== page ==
Festival Director Amira’s personal favourite: Belladonna of Sadness

Watching films from PFF 2021

You can watch the films on The Projector Plus, a streaming platform provided by local theatre The Projector. (Sadly, tickets to the physical screening of Annette have been sold out at the time of this article.) If you’re keen to watch more than one film (which is likely the case), promotional bundles are available for you to purchase three tickets at a lower price:

  • Big Yikes Bundle: Arguably the most “WTF” ones from the lineup, these 3 mind-boggling films take their narratives to the extreme and will definitely leave you feeling a little — no, a LOT — of something.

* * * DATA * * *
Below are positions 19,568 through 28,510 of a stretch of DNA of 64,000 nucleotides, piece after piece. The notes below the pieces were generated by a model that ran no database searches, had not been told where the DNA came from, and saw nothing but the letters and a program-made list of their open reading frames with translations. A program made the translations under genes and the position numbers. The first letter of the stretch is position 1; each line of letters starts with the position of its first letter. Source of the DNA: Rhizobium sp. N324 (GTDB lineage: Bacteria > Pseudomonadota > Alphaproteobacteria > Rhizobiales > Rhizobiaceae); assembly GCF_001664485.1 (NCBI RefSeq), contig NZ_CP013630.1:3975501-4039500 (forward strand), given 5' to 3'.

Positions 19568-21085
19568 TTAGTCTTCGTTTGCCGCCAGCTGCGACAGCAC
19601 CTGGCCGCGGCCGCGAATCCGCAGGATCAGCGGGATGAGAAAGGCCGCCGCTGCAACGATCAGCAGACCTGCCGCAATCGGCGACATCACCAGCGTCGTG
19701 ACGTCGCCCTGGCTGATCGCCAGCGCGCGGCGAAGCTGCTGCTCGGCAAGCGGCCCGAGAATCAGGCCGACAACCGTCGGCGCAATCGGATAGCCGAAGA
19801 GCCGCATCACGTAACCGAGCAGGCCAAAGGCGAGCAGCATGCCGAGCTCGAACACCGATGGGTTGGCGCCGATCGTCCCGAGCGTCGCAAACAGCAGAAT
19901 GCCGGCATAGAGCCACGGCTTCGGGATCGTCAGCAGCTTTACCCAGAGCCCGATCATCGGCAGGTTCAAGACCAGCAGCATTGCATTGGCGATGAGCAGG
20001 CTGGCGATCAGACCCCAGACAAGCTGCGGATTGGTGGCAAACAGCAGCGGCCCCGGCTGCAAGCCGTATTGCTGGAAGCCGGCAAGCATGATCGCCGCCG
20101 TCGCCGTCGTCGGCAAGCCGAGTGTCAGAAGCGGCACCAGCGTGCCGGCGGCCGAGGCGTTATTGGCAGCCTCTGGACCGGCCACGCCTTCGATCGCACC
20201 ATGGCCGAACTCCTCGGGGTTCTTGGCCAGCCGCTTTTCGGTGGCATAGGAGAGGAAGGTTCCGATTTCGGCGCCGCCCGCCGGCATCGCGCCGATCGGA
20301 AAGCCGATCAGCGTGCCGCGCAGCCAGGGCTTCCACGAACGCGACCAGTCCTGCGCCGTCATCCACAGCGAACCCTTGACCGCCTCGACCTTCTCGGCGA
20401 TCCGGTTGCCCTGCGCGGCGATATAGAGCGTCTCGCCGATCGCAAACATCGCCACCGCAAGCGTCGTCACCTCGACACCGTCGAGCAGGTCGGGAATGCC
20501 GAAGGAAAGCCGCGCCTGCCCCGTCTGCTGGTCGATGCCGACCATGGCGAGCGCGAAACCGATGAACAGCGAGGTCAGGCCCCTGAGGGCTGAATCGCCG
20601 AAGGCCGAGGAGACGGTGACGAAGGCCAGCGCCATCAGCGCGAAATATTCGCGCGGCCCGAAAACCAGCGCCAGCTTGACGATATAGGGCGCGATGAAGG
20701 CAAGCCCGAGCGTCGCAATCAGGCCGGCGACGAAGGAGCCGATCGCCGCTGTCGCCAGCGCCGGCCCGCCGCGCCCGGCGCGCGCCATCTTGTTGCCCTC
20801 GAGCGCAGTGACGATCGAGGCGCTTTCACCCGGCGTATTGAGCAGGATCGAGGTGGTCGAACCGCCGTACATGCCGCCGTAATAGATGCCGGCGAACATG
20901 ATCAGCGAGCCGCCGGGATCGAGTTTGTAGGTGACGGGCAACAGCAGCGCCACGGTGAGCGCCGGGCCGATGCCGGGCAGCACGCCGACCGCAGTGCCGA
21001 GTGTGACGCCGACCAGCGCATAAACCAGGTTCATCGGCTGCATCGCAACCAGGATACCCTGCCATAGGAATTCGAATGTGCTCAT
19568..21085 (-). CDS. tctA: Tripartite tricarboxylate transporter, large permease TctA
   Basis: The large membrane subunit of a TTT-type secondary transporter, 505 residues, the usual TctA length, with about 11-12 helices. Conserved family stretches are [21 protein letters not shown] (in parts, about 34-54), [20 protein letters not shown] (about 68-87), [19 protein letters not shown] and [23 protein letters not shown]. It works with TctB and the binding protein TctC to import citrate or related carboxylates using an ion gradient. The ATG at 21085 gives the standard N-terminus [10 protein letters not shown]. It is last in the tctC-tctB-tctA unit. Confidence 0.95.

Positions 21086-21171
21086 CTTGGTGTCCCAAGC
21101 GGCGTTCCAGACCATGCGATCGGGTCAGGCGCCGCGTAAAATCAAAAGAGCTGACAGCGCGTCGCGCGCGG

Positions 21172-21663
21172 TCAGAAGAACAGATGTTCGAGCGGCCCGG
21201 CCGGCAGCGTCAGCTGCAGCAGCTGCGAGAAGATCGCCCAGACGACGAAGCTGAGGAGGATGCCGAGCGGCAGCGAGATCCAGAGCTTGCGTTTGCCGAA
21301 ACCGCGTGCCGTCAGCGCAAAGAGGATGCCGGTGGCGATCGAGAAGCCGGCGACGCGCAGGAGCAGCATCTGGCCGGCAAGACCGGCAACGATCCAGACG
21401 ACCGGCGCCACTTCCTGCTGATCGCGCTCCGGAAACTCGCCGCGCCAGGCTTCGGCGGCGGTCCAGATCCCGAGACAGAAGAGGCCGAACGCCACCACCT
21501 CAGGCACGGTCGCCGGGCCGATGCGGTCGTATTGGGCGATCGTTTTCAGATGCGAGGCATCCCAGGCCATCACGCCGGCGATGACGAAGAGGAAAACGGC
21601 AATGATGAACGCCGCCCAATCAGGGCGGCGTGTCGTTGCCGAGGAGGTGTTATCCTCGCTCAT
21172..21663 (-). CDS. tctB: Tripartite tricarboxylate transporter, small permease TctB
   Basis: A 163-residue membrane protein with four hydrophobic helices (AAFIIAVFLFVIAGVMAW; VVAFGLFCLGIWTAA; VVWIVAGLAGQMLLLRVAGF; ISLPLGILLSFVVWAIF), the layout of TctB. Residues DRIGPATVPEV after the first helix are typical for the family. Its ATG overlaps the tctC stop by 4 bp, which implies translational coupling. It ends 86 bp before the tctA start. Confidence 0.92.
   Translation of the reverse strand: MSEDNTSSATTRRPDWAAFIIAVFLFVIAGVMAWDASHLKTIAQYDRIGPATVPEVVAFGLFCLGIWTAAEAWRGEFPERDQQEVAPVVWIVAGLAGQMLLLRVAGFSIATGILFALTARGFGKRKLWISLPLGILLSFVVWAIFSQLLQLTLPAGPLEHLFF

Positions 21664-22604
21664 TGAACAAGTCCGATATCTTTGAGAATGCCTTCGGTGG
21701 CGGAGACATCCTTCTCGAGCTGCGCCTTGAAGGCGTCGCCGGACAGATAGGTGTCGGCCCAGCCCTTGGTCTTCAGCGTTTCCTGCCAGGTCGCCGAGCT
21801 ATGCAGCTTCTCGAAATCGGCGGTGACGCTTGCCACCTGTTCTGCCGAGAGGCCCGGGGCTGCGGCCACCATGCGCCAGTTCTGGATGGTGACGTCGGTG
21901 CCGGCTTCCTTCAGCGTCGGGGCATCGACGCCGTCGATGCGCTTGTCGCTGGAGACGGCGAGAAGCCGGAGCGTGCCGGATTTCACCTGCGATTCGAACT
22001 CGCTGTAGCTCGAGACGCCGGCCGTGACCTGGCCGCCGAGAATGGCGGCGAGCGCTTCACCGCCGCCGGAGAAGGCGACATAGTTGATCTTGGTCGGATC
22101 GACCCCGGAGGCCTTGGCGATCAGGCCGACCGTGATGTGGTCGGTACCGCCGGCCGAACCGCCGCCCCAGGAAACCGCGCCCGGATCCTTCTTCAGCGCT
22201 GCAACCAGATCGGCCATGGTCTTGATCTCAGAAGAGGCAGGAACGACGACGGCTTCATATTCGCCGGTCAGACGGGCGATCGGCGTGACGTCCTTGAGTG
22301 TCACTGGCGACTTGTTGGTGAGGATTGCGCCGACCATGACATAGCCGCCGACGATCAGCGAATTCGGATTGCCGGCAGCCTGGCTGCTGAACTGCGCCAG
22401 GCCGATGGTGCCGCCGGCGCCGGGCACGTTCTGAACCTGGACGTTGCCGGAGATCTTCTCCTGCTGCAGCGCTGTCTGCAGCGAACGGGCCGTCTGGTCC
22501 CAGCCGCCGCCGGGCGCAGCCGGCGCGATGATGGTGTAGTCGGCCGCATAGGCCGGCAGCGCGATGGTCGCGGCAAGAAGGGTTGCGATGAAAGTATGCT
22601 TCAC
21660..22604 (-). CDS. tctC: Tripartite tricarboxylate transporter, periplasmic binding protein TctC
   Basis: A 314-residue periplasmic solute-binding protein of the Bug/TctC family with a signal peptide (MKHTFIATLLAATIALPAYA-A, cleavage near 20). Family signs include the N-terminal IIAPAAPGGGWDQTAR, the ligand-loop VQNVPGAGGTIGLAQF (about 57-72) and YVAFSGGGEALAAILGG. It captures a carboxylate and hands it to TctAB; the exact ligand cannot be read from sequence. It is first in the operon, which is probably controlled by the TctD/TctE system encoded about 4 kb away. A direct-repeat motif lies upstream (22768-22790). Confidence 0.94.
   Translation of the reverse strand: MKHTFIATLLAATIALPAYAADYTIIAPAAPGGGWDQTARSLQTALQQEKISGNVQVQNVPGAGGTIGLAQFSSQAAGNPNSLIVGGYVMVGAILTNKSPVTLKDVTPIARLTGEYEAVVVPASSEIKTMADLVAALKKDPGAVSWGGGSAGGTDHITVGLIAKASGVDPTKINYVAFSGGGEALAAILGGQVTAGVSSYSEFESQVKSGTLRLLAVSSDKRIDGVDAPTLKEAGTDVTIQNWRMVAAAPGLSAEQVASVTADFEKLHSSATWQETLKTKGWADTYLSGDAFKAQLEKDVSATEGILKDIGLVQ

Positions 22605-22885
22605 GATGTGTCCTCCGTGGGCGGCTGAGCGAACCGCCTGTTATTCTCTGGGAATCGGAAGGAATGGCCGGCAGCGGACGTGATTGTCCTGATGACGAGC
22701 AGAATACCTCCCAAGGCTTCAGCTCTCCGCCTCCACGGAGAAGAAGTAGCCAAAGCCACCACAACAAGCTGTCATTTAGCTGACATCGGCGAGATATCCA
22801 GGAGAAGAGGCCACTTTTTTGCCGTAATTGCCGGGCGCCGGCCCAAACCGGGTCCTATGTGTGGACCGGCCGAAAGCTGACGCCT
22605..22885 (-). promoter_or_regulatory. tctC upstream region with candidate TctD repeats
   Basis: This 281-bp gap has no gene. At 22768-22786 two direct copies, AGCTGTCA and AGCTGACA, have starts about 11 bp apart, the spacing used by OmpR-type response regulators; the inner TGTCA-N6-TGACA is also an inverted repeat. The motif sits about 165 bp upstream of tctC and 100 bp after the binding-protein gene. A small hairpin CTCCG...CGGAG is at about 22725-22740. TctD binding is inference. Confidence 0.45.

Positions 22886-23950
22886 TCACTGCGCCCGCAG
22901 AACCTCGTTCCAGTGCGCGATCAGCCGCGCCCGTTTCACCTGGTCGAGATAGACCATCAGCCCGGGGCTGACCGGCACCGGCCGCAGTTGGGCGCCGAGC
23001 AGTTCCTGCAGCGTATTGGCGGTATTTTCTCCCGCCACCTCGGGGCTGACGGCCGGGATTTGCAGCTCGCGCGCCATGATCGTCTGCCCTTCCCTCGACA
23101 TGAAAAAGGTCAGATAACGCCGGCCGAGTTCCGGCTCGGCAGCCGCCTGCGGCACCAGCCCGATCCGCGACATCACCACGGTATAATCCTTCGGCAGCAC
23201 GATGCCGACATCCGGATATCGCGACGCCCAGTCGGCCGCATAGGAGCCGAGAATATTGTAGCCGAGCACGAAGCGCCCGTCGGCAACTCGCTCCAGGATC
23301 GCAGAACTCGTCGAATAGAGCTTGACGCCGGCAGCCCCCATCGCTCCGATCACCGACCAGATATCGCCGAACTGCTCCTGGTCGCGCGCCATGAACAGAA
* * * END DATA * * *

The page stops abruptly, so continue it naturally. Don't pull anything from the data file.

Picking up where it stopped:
• Girls’ Night Bundle: We all love sleepovers with girlfriends that end up with nobody sleeping at all, and these 3 movies are perfect for those nights. They feature female filmmakers and/or female protagonists, adding a little more power to your girls’ night in.
  • Vibe Check Bundle: If you’re more of a visual creature or a fan of “aesthetics”, this is the bundle for you. These films will surely enrapture you with their breathtaking cinematography and magical storytelling; definitely passed the vibe check.

Films are available online until 31 October 2021. For more information about Perspectives Film Festival 2021, visit their website.

Ruijia Huang

Nanyang Tech '23

A Psychology & Linguistics undergraduate who is a little obsessed with lifting and Chinese food.